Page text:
Animals have long played a role in mirroring human behavior and personality types. Indeed, every culture has its animal lore, from the Egyptian falcon to the coyote of Native Americans to the ox, dog and rat of the Chinese. We still use animals as symbols of desirable or undesirable characteristics: say, the impala for a fast car and the barracuda for an overly aggressive personality. But safari gives the full-on experience of why animal symbolism is so powerful.
First of all, safari is one of the few ways left to be in the close proximity to the animal world that was a way of life for our ancestors. Unlike the zoo where the animals are constrained in our world, on safari, we are constrained in their natural one. And so, I found myself in the quietude of game reserves adjacent Kruger National Park where, from the confines of an eight-seater truck, I watched animals enact bits of humanity before my eyes.
There was, of course, the most obvious animal totem: the lion, talisman of courage, strength, even royalty. (Although my sightings of males so stuffed with buffalo carcass they wobbled around like drunks or sprawled on their backs snoring, legs splayed in decidedly unregal positions told a different story.) And the lone leopard, oozing self-assurance, speed and agility, and the massive elephant, so gentle a giant, its every movement is a miracle of grace.
But the creatures I found most illuminating were those far less grand.
For instance, there’s a small bird sporting a neon yellow breast and helmet called a weaver, so named for its uncanny nest-building skill. These little fellows flit about with uncommon industry weaving intricate grass baskets that hang from, rather than sit in, the branch of a tree. Weaver movements are lightning fast and they hang upside down as they work – all of which has a comical aspect to it, except when I thought of the way I can rush about and feel wrong side up in the flurry of my own busy-ness. (Not to mention our culture’s obsession with nest-building of our own….)
Or the baboons that have a devious demeanor, appearing as if out of shimmering air at breakfast and at dusk, ready to attempt their scavenging raids. I’d been warned that baboons are very cunning, knowing the difference between men whom they fear and women whom they do not. One morning at breakfast in our open air dining room, I watched as a baboon stealthily approached, hiding itself behind a tree. I pointed it out to my table companions, but they were too involved in conversation to bother. When I turned back around, the baboon was gone; relief mixed with dread – where had it gone? In seconds, the baboon reappeared at the other entrance – it had snuck around and came charging in, climbed atop the buffet and started gobbling muffins, one in each fist.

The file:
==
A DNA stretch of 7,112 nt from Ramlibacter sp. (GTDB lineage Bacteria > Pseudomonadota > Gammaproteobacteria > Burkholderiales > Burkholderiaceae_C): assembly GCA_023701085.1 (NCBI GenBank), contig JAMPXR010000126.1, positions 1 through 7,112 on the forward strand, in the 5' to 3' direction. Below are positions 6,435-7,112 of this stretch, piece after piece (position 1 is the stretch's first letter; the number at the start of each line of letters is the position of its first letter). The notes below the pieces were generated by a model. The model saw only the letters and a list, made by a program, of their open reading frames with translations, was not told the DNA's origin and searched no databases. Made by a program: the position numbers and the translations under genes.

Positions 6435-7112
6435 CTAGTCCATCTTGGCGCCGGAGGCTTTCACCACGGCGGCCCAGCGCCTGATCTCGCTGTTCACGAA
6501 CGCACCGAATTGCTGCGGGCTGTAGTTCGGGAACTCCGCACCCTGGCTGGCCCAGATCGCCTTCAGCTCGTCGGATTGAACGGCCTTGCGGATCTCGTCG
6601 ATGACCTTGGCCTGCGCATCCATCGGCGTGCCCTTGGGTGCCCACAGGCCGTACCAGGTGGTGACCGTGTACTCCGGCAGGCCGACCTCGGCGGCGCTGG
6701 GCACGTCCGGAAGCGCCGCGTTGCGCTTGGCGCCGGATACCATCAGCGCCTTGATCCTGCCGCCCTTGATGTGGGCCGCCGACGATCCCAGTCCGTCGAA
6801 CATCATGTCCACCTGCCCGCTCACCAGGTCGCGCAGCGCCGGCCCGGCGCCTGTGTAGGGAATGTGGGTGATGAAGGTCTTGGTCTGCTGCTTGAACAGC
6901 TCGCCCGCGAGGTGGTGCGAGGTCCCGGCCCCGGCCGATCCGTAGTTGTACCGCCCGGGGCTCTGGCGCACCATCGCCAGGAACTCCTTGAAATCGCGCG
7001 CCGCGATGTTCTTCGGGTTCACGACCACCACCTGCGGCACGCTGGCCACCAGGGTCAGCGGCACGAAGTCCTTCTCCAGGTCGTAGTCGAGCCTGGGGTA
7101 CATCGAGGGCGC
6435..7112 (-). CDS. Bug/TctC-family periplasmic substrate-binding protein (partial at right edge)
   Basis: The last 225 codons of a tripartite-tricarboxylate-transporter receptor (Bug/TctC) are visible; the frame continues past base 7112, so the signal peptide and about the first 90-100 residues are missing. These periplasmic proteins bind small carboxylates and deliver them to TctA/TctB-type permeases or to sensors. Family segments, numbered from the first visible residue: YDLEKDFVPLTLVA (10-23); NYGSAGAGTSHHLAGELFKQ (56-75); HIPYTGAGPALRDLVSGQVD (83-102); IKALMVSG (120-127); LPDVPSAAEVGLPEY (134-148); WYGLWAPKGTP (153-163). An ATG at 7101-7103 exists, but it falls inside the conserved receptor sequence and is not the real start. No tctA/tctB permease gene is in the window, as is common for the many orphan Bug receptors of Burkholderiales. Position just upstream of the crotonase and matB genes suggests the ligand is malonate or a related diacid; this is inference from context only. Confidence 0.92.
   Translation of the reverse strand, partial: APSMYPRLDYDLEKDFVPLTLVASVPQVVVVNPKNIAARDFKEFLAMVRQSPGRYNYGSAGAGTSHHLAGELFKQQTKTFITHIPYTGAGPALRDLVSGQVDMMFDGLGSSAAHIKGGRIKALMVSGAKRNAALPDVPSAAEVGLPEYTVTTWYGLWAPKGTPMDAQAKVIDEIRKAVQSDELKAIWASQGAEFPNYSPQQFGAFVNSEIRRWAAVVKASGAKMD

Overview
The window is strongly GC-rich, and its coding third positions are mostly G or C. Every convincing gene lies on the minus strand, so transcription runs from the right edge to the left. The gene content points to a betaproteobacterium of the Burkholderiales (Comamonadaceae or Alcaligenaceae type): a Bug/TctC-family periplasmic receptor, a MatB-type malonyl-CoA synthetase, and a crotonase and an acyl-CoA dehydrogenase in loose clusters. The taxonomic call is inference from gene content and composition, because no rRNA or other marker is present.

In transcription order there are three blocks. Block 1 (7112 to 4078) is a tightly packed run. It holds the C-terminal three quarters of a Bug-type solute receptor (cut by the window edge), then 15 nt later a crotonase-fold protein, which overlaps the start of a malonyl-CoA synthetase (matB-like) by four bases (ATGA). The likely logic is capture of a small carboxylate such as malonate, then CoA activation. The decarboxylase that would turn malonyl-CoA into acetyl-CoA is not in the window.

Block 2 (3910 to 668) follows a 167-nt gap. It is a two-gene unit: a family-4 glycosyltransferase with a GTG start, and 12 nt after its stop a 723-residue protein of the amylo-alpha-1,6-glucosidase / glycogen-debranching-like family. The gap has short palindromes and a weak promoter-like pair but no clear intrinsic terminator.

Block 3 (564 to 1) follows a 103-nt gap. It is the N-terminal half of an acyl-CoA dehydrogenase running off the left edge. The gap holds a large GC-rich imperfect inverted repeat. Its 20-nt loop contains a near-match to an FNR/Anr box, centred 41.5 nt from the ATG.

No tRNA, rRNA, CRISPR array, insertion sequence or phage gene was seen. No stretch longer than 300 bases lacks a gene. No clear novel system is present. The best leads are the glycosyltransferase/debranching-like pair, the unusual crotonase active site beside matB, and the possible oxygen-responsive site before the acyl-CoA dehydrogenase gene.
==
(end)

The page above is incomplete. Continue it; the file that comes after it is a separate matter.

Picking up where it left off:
A woman at our table leapt up, shooing and wildly waving a white napkin. The baboon, looking more amazed than scared, gingerly jumped down and started to amble away. The woman approached it, still shouting, and it took off startled, dropping one of the muffins on its way. As it rushed into the trees, it looked back as in disbelief. The room broke into applause for the woman, but, as if it had thought better of taking orders from her, the baboon dashed back to retrieve the fallen muffin. “Take that, lady,” I imagined he would say.
But best of all was the dung beetle: the errant flyer with its polished brown back that makes its livelihood from the excrement of others. This amazing creature works droppings into golf-ball sized spheres and then, with Herculean effort, rolls them over the ground. Apparently, dung beetles have several types of balls: one holds food, one holds its egg, and another – the matrimonial ball – is ridden by the female as her mate steadfastly rolls them both home.
These beetles are so important to the chain of life, literally spreading the seeds from which the vast veld grows, game drive trucks must yield them right of way. Waiting as the tiny beetle made its way to the road’s edge, I took in the curious business and marveled at its persistence, a kind of Sisyphus, forever rolling.
I saw aspects of myself in these creatures – industrious, lazy, covetous, persistent, solitary, craving community, plodding and graceful. The vividness of these qualities was adeptly portrayed on the stage of the veld by actors reminding me that human behavior is not so very different from that of our wild cousins, something the ancients surely knew.
This piece is the ninth in a series on South Africa by leadership expert and consultant, Rebecca Reynolds. Reynolds works with leaders, explores leadership issues and contexts, and writes on leadership lessons. This series will explore leadership themes from her South Africa trip. Reynolds may be reached at RebeccaReynoldsConsulting.com. Previous posts: part I, part II, part III, part IV, part V, part VI, part VII, part VIII